Last month, December 2018, I was very fortunate to visit Hong Kong. This trip was a combination of work and leisure. I was presenting at the Asia-Pacific International Schools Conference (known as AISC) and the timing of the conference was perfect as it was at the end of the winter term at my school here in Al Ain, Abu Dhabi. Therefore after the conference, I was able to spend a week exploring Hong Kong – it was my first time visiting Hong Kong. I absolutely loved it, both the conference and the sightseeing. I wanted to share and reflect on my trip.
I didn’t blog much in 2018 because I was so busy writing my book Love To Teach: Research and Resources for every classroom, which is available to buy now. You can order my book on Amazon here or from the John Catt Education website here.
I have been absolutely delighted with the feedback so far about my book as I know educators from the UK, UAE, USA, Ireland, Spain, Portugal and Hong Kong that have read my book so far!
I regularly review educational books on my site and whilst this post was originally intended to be another review I have decided to go beyond the story in The tattooist of Auschwitz to discuss the historical context of the novel in addition to the central story. The tattooist of Auschwitz by Heather Morris is based on the true story of Holocaust survivors Lale and Gita Sokolov. The story is about how they met and fell in love in a concentration camp. It has become one of the bestselling and most talked about novels of 2018.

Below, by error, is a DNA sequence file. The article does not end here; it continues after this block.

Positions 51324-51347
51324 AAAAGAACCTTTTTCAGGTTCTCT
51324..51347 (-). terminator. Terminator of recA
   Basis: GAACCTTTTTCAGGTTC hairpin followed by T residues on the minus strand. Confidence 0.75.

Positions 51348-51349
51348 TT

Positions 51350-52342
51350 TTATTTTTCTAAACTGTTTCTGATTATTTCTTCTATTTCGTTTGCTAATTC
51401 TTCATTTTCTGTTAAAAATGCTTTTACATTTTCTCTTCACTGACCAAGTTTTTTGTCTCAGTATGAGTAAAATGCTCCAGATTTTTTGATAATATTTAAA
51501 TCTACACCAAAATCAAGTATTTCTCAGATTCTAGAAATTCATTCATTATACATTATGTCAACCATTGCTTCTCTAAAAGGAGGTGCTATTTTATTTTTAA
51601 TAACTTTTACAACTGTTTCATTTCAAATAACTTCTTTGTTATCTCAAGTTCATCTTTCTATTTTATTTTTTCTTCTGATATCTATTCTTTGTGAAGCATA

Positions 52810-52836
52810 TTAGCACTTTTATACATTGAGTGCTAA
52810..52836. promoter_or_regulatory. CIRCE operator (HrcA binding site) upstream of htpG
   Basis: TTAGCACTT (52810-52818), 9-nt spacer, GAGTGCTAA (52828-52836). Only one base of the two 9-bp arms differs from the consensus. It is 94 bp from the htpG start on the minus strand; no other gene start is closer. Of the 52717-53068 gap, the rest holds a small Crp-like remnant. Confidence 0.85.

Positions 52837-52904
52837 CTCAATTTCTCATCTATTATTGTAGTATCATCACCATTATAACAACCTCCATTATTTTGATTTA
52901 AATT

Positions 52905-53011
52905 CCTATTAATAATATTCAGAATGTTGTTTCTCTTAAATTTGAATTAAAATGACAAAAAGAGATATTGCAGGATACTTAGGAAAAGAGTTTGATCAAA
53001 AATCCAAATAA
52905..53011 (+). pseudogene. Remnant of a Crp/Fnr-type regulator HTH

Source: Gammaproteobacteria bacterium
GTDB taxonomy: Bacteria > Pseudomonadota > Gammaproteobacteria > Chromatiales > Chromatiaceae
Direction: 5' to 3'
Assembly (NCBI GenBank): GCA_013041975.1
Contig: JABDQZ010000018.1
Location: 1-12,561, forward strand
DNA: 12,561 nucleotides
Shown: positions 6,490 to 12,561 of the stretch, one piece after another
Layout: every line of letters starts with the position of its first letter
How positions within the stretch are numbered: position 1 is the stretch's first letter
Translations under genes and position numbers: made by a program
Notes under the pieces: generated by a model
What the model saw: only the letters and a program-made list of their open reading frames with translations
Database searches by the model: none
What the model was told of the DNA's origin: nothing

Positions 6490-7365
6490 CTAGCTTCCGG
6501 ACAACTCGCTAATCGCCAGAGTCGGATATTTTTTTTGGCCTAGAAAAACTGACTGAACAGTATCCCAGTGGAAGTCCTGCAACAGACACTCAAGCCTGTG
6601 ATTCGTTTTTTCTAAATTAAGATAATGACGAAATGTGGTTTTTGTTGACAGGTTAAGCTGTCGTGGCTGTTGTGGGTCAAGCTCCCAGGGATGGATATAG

I’ve recently just completed writing my first book! It has been a long and at times challenging process but also very enjoyable and exciting. Love To Teach: Research and Resources for Every Classroom is due to be published next month with John Catt Education – you can pre-order it on Amazon here. Anyway, this blog post is about reading not writing but a large part of the process of writing my book involved reading and engaging with educational research. Even before I decided to write a book I was reading a lot of books about education, linked to my subject specialism, pedagogy, leadership, literacy and much more. I read a very interesting article in The Guardian by teacher and author Carl Hendrick suggesting ten educational books that he believes all teachers should read. I started to make my way through the list suggested by Carl Hendrick (I have yet to read Daisy Christodoulou 7 Myths and Trivium 21C despite their popularity!). Inspired by this list I have created my own list with my favourite books linked to education. I am very aware there is a lack of diversity amongst the books I have selected. There are many wonderful female authors that I can highly recommend such as Mary Myatt, Jill Berry, Debra Kidd, Sarah Findlater and Nina Jackson. This list was based purely on my favourite books linked to education but I am aware the majority of the books below are written by men. This is the list of my favourite books and I believe every book deserves its place in my top spot list.
It’s no secret that more and more qualified teachers are leaving the UK to teach internationally. In January 2017 there were a total of 8,646 international schools – 3326 of those teaching a British Curriculum. There is a predicted growth forecast of 16,900 international schools to be built by 2027 so qualified British teachers will become even more in demand!